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Q: Income Tax from Selling a Home ( Answered 4 out of 5 stars,   2 Comments )
Subject: Income Tax from Selling a Home
Category: Business and Money > Finance
Asked by: bluesteel101-ga
List Price: $25.00
Posted: 24 Mar 2005 03:51 PST
Expires: 23 Apr 2005 04:51 PDT
Question ID: 499620
My husband and I have found a home we want to purchase for $350,000. 
We currently live in a home we purchased for $200,000 and have lived
in from 1999 to 2005.  My husband works out of our current home, and
as such 2/3 of the home is our principle residence, and 1/3 is for his
What tax law or tax planning strategies could help us reduce or remove
any income tax implications from moving homes?

Clarification of Question by bluesteel101-ga on 24 Mar 2005 13:04 PST
To clint34 and wangarific;
Thanks! - The link really helped in explaining the subject.  Any other
links are always helpful.
And do you know the Tax Reg, Ruling or Statute from the IRS that
established these rules?
Thanks again!
Subject: Re: Income Tax from Selling a Home
Answered By: taxmama-ga on 24 Mar 2005 21:36 PST
Rated:4 out of 5 stars
Dear BlueSteel

Wangarific-ga is close, but not quite correct.
S/he's wrong about the depreciation; 
right about the personal residence exclusion.

Depreciation is an interesting phenomenon in tax law. 
It's one of those expenses the tax code calls "allowed or allowable".

I know, that means nothing to you. But to the IRS it means that if
you are using a property for business, you were 'allowed' the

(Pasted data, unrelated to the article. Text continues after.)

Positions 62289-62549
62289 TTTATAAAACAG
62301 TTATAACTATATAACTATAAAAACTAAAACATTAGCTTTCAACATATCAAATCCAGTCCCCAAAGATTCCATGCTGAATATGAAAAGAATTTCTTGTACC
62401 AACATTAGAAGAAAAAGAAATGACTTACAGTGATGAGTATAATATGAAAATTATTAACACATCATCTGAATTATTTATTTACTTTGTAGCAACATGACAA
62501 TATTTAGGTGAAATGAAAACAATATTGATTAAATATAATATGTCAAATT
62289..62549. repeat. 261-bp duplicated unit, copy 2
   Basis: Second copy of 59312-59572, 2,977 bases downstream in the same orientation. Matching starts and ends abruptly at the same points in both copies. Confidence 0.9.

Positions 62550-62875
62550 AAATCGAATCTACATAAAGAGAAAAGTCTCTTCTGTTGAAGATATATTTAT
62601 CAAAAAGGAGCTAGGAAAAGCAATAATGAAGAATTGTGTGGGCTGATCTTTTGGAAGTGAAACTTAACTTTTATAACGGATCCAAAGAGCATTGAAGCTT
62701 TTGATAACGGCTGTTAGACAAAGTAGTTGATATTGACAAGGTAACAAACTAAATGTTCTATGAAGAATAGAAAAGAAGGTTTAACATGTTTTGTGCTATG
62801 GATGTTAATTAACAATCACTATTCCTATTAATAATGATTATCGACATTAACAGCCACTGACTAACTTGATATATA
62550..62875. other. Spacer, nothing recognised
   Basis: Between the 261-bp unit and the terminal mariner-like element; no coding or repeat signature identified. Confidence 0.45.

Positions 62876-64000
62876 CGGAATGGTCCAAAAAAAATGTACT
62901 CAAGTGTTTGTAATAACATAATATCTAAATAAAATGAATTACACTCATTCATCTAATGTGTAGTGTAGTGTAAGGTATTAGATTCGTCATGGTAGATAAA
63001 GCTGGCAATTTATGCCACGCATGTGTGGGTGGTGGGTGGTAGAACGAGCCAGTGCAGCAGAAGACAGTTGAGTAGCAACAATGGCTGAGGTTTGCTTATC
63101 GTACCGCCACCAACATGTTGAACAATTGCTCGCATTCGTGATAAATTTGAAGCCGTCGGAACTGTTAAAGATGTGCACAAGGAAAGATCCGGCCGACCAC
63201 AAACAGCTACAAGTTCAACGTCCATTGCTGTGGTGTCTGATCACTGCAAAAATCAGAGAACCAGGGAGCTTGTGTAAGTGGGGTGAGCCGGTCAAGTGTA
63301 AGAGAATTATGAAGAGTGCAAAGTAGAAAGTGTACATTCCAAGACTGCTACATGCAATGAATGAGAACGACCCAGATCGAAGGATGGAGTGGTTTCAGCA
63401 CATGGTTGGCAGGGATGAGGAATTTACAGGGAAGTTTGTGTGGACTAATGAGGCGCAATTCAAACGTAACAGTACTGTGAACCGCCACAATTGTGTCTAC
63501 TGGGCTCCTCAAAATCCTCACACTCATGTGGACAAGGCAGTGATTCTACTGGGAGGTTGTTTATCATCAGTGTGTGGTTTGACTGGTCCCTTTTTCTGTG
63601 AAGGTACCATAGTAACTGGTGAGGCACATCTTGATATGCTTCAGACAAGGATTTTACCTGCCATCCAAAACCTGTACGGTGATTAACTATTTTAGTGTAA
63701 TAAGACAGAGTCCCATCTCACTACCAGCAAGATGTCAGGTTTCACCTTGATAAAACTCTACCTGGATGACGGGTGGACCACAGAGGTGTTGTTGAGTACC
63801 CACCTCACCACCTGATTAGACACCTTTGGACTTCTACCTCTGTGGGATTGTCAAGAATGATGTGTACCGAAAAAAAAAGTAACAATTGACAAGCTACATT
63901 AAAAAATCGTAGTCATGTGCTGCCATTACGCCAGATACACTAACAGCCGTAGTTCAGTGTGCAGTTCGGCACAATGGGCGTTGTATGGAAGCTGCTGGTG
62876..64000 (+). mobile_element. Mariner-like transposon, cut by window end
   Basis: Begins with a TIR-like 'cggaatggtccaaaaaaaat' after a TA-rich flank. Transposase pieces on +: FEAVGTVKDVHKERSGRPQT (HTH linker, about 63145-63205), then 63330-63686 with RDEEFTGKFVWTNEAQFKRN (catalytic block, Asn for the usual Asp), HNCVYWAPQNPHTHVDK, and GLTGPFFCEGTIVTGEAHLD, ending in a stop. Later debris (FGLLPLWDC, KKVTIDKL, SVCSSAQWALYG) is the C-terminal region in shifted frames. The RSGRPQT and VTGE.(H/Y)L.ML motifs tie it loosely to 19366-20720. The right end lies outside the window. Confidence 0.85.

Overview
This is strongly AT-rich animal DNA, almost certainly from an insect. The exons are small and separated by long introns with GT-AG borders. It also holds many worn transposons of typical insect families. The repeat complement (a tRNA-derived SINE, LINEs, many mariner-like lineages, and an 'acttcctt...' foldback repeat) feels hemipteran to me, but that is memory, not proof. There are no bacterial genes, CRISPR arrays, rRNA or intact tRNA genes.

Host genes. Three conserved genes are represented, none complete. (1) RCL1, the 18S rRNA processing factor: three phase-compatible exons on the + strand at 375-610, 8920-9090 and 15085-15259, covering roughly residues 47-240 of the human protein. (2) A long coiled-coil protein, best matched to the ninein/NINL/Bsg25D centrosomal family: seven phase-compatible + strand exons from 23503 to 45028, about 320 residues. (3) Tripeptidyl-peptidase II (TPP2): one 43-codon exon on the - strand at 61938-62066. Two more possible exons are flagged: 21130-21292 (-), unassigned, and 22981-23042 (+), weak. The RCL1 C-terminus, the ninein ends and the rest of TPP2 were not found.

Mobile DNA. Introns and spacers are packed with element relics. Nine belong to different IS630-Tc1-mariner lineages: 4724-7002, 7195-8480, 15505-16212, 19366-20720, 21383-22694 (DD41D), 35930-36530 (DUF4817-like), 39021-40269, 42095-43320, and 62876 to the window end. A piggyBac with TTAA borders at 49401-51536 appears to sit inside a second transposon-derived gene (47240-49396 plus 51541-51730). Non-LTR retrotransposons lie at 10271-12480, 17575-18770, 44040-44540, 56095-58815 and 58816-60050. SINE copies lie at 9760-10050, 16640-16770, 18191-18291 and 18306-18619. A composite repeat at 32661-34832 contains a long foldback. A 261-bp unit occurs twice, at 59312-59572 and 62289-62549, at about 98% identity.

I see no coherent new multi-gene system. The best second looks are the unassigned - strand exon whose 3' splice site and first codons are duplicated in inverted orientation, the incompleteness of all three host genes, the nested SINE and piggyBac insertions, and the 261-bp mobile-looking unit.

depreciation deduction. If you didn't take it, but used office in
home deductions without it - IRS treats the sale of the property as
if you HAD taken the depreciation. 

So, there are two things you will want to know. 

1) If you never used the depreciation, but should have, IRS
created a new procedure to let you take all the past due depreciation 
at one time - to catch up on the expenses. This comes from IRS
Revenue Procedure 2004-11. You can read Vern Hoven's explanation.

This revenue procedure is effective for a Form 3115 filed 
for taxable years ending on or after December 30, 2003.

Use Schedule E on page 8 of Form 3115 to request approval for
the catch-up depreciation. Get a tax professional to help you.

2) Once you've reported the right deductions for the depreciation, 
you can report the sale of your home. Report the sale on Schedule D
of your tax return. IRS pub 523 has this example showing how the
gain is reported on Schedule D. The rate is 25% on the depreciation.

See the detailed example #3

Enter the smaller of line 6 or line 10. Enter this amount on line 12 of the 
Unrecaptured Section 1250 Gain Worksheet in the instructions for Schedule D 
(Form 1040)

I hope this helps.

But, you really might want to get a tax professional 
to help you with this sale to make sure you end up
paying the least amount of taxes on it.

Best wishes,

Your TaxMama-ga
bluesteel101-ga rated this answer:4 out of 5 stars
Thanks for all the help!

Subject: Re: Income Tax from Selling a Home
From: clint34-ga on 24 Mar 2005 08:23 PST
You are expempt from paying taxes -filing jointly- up to 500K.  Sell
Take the gain, and move. No harm no foul. no taxes.
Subject: Re: Income Tax from Selling a Home
From: wangarific-ga on 24 Mar 2005 08:46 PST
There is a great article on Smartmoney that clearly explains your
particular situation, the sale of a home in which part of it was used
for business.

Basically the article says that if you didn't claim any depreciation
on the 1/3 that was used for business, you would treat the whole thing
as a residential property and be able to take advantage of the
$250/$500k tax exclusion for rolling in into the purchase of the new
$350k home. If you had claimed depreciation for 1/3 of the home, you
would have to pay tax on any gain attributed to that depreciation.

The $250/$500k tax exclusion rule means that if you lived in your home
two of the last five years (true), you are able to take $250-$500k of
appreciation (profit) and put it towards the new house without paying
any tax on the gain.

I hope that helps. The article is here but it's long:
<a href=""></a>

<a href="">Blueprint for
Financial Prosperity</a>

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